Germany's Bosch has developed a solid oxide fuel cell (SOFC) system for commercial and industrial applications and is preparing a production ramp-up in 2024. The SOFC system can run on natural gas, biomethane, hydrogen or different blendings, with an electrical efficiency of more than 60% and an overall efficiency of more than 85%.
“Our SOFC system is primarily used to produce electrical energy but can also produce thermal energy at temperature levels that can be used for heating or cooling,” Marcus Spickermann, senior vice president of solid oxide fuel cells (SOFC) at Bosch, told pv magazine. “We are running several pilot projects at the moment, and we are preparing for the market entry in 2024, when we will start with an annual production volume of 200 MW per year.”
The current prototype machines have a target power output of 10 kW electricity supply. They also produce up to 3 kW of thermal energy.
“We are currently planning to increase the capacity of the system, as our plan is to offer the device mainly in the commercial and industrial segment,” Spickermann said.
The modular SOFC units can be combined to a cascade or cluster that forms a decentral energy supply system and are designed as connected devices that are part of the Internet of Things. In the future, it will be possible to connect SOFC clusters to virtual power plants that reach high power capacities in the megawatt range.
“When these machines are linked together, and the power grid fails, their resilience has a value that many investors may be happy to recognize,” Wayne-Daniel Kern, vice president of SOFC at Bosch, told pv magazine.
The fuel cell unit also produces thermal energy at temperature levels that can be used for heating or cooling.
“The heat coming out of the system has a temperature of around 200 Celsius degrees, an optimal level to reutilize it to heat buildings or reconvert it into cooling for use cases in data centers,” Kern said. “This heat can be an efficient add-on supply to a building's existing heat supply system. The machines are primarily intended at producing electricity, but making use of the heat supply helps reduce the costs of ownership.”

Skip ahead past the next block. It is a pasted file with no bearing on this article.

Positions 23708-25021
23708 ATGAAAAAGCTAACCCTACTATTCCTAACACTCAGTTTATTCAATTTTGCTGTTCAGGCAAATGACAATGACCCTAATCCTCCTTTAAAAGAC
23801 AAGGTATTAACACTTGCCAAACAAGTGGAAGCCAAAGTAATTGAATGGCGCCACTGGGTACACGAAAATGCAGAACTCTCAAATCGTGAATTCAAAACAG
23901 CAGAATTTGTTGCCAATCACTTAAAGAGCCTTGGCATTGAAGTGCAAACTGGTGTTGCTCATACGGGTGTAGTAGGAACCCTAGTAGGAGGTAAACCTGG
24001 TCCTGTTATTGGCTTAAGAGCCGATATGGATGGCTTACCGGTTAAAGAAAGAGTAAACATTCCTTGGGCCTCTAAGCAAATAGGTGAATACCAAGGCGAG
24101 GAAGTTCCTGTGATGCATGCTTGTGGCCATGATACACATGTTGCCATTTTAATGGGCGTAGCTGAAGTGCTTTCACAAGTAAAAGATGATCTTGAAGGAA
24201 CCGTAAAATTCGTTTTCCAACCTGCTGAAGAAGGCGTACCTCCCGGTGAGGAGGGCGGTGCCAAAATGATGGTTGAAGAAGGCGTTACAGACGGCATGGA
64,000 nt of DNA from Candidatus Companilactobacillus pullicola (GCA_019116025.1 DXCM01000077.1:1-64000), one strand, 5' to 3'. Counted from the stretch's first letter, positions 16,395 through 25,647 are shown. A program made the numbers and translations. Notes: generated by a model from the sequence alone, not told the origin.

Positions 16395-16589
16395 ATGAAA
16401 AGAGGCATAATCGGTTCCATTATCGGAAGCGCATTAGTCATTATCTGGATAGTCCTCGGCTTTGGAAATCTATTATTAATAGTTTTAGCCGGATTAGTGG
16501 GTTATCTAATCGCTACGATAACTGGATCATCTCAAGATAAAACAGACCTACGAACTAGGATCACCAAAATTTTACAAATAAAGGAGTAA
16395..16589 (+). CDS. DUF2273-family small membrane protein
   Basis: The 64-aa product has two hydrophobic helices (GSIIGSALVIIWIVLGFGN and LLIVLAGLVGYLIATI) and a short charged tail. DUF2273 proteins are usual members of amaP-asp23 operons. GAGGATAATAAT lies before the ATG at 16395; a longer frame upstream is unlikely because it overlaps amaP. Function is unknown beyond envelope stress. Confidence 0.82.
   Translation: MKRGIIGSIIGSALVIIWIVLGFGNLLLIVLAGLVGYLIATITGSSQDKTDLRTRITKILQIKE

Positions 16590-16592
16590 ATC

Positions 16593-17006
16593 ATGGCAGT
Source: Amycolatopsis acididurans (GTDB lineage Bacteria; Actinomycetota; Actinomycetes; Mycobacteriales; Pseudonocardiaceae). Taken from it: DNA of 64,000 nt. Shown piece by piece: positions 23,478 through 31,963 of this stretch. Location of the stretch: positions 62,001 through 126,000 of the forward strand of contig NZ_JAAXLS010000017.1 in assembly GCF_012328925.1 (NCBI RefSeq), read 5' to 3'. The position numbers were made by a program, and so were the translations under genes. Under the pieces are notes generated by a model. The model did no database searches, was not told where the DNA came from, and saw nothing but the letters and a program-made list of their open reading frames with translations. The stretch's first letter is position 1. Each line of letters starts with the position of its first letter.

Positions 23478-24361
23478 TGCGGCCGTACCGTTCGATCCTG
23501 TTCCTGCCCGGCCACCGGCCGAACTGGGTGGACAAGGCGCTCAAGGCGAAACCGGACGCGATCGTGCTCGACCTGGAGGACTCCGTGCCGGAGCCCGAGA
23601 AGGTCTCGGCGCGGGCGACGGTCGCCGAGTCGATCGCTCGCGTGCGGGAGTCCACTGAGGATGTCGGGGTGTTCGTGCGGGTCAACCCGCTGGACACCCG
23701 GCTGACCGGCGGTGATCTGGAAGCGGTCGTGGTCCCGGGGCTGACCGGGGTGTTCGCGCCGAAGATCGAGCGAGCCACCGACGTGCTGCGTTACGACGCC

When commercial production is launched, the product may have a payback time of between five and six years, so by that time it will become very attractive, said Kern. Bosch aims to produce the fuel cell units on a large scale.
“We are not targeting a niche market, we are a mass manufacturing company,” Kern said. “We know how to industrialize and produce thousands of machines.”
In Germany, Bosch already operates around 50 SOFC pilot installations at its own sites in Bamberg, Homburg, Renningen, Salzgitter, Schwieberdingen, Stuttgart-Feuerbach, and Wernau. Its first pilots are running at customer locations such as Stadtwerke Bamberg. This SOFC unit supplies power to the surrounding area and the heat is used at a nearby bakery.
In preparation of the production ramp-up in 2024, further pilot projects will follow in order to prove the capabilities of the SOFC units. The company will develop a series of products that meet custome requirements in different use scenarios such as buildings, industrial applications, distributed energy supply systems (microgrids), and data centers.
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This technology seems to be at odds with the idea of PVs and renewable energy sources. How does this help with dependence on fossil fuels – of you have a solar array with equipment that generates hydrogen, I presume that can be used to power these SOFCs, but will that be a more economical system and so the overall efficiency be higher than a conventional solar array and battery storage system?
The problem with fossil fuel are the emissions.This unit converts natural gas to hydrogen then uses hydrogen to produce energy and the only byproduct is water.I think I am correct in this assumption.
I believe the benefits are energy density, and not having degradation of batteries. Large ships, for example, may be able to run on these where as batteries might be impractical.
The logistics of compressing the gas, storing, transporting, transferring are not trivial. I’ve also heard that fuel cells in general are sensitive to contamination and temperature. Eventually, though these details will get worked out, and these fuel cells will play a part in our future.
Replying to Sean: The carbon in the natural gas still comes through as CO2 in the exhaust from the system, even as the hydrogen is stripped off in the reformer prior to entry into the fuel cell stack. There is no carbon free ride. The efficiency though is quite high. So, in comparison to any other form of electrical generation from natural gas, less CO2 is emitted.
I am very much delightful to see these products innovated by Bosch. Like to know the details.
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